10:40 am

Finding a Way Out of the Labyrinth: Degrader-Induced Ternary Complex Modelling

Scott Eron, PhD, Research Scientist II, C4 Therapeutics, Inc.

With the exponential growth in the development of targeted protein degraders comes significant challenges for the structural biology and computational modelling communities. Numerous examples now exist in the literature of the exquisite SAR possible through modifications of these molecules and this has driven a need to generate atomic level ternary complex information to assist degrader design and elucidate mechanism of action. Here we will present our approach combining biophysical and computational methods to generate weighted models to support medicinal chemistry campaigns.

Whitney Smith, PhD, Director of New Business Development, Sales, Collaborative Drug Discovery

Research of tomorrow is moving towards a more collaborative, open source and platform-independent environment. CDD Vault facilitates more effective research and collaboration by easing the chemical and biological complexity of drug discovery with chemical and batch registration, data visualization and an ELN integrated into a private, secure and collaboration vault.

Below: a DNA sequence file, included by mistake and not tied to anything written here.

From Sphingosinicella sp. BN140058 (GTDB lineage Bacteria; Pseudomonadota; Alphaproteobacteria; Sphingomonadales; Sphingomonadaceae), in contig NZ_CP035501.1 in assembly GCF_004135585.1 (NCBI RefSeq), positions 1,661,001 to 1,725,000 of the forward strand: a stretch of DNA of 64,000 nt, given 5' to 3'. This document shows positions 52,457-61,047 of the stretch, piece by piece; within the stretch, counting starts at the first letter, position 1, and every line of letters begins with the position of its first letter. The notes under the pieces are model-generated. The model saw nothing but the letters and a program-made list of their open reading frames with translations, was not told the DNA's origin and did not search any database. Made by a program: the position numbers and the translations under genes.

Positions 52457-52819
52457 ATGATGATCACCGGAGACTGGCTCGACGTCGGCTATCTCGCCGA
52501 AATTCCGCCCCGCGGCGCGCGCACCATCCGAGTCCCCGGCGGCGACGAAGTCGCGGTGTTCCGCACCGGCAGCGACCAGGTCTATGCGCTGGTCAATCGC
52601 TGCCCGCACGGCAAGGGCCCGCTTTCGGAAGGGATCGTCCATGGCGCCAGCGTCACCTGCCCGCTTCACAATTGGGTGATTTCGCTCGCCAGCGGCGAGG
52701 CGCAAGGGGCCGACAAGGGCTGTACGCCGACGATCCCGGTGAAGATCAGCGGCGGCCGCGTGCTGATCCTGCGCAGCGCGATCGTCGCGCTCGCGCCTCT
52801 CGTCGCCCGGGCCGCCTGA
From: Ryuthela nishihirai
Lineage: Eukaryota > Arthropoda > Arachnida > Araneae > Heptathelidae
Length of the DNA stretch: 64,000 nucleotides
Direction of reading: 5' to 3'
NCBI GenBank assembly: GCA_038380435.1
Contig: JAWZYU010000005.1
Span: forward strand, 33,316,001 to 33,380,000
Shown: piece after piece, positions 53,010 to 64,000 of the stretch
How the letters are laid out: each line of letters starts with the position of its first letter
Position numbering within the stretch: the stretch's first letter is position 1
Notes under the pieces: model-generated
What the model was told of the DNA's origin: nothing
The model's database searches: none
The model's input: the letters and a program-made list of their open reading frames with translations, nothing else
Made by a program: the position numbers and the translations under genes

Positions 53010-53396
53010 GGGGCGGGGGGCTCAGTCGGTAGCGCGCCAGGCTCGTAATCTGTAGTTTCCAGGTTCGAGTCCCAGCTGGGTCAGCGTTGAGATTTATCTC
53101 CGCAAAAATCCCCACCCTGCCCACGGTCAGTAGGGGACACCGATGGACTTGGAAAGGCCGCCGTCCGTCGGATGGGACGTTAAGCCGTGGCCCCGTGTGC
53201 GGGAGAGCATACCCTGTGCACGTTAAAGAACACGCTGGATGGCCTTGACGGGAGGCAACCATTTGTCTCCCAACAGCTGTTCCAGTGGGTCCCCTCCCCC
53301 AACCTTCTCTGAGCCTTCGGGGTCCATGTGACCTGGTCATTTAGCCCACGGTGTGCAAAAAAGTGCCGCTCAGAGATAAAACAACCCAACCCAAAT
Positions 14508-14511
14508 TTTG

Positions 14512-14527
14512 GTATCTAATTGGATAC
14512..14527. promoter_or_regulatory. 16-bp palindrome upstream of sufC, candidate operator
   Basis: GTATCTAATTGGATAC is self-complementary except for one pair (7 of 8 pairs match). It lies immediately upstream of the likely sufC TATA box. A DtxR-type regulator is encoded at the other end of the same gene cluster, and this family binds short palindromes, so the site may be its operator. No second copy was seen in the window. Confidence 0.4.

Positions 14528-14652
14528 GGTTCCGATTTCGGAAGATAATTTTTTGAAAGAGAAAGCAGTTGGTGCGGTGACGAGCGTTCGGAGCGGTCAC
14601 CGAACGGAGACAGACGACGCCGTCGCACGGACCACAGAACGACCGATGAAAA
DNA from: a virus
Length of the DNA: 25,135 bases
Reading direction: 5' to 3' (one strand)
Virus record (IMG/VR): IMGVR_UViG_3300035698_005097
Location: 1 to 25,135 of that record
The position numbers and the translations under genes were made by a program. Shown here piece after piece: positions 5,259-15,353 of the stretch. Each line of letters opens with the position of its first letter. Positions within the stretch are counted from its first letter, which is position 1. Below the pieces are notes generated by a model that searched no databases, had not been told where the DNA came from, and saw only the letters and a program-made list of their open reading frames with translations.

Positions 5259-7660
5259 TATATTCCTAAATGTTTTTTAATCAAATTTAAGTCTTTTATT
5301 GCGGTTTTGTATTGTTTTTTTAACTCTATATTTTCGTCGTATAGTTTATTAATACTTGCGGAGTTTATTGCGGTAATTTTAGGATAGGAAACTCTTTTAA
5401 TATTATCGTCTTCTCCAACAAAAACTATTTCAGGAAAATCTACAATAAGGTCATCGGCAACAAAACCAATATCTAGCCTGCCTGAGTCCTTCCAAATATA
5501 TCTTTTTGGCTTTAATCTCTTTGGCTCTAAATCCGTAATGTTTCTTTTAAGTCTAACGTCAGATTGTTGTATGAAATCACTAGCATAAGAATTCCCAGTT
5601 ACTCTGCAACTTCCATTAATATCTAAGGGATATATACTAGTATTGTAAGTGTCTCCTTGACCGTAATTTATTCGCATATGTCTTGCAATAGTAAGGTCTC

11:20 am LIVE Q&A:

Session Wrap-Up Panel Discussion

Panel Moderator:
Joe Patel, PhD, Senior Director, Biochemistry Biophysics & Crystallography, C4 Therapeutics, Inc.
Panelists:
Julien Orts, PhD, Assistant Professor, Physical Chemistry Lab, ETH Zurich
Justin Dietrich, PhD, Principal Research Scientist I, Fragment Based Drug Discovery and DNA-Encoded Library Technologies, AbbVie
Scott Eron, PhD, Research Scientist II, C4 Therapeutics, Inc.
Whitney Smith, PhD, Director of New Business Development, Sales, Collaborative Drug Discovery
11:40 am Coffee Break - View Our Virtual Exhibit Hall

APPLYING BIOPHYSICAL TOOLS

11:55 am

Adapting Label-Free Biosensing to Increasingly Diverse Chemical Matter

 

John Quinn, PhD, Principal Scientist, Biophysical Group, Biochemical and Cellular Pharmacology, Genentech

Increasingly diverse chemical matter arising from new therapeutic modalities require biophysical data to inform the often-complex structure-function relationship but such data is more challenging to acquire. Real-time label-free biosensing assays can help meet the growing need for identification and mechanistic characterization of diverse chemical matter. A variety of novel assays are presented with reference to example data from early discovery projects at Genentech.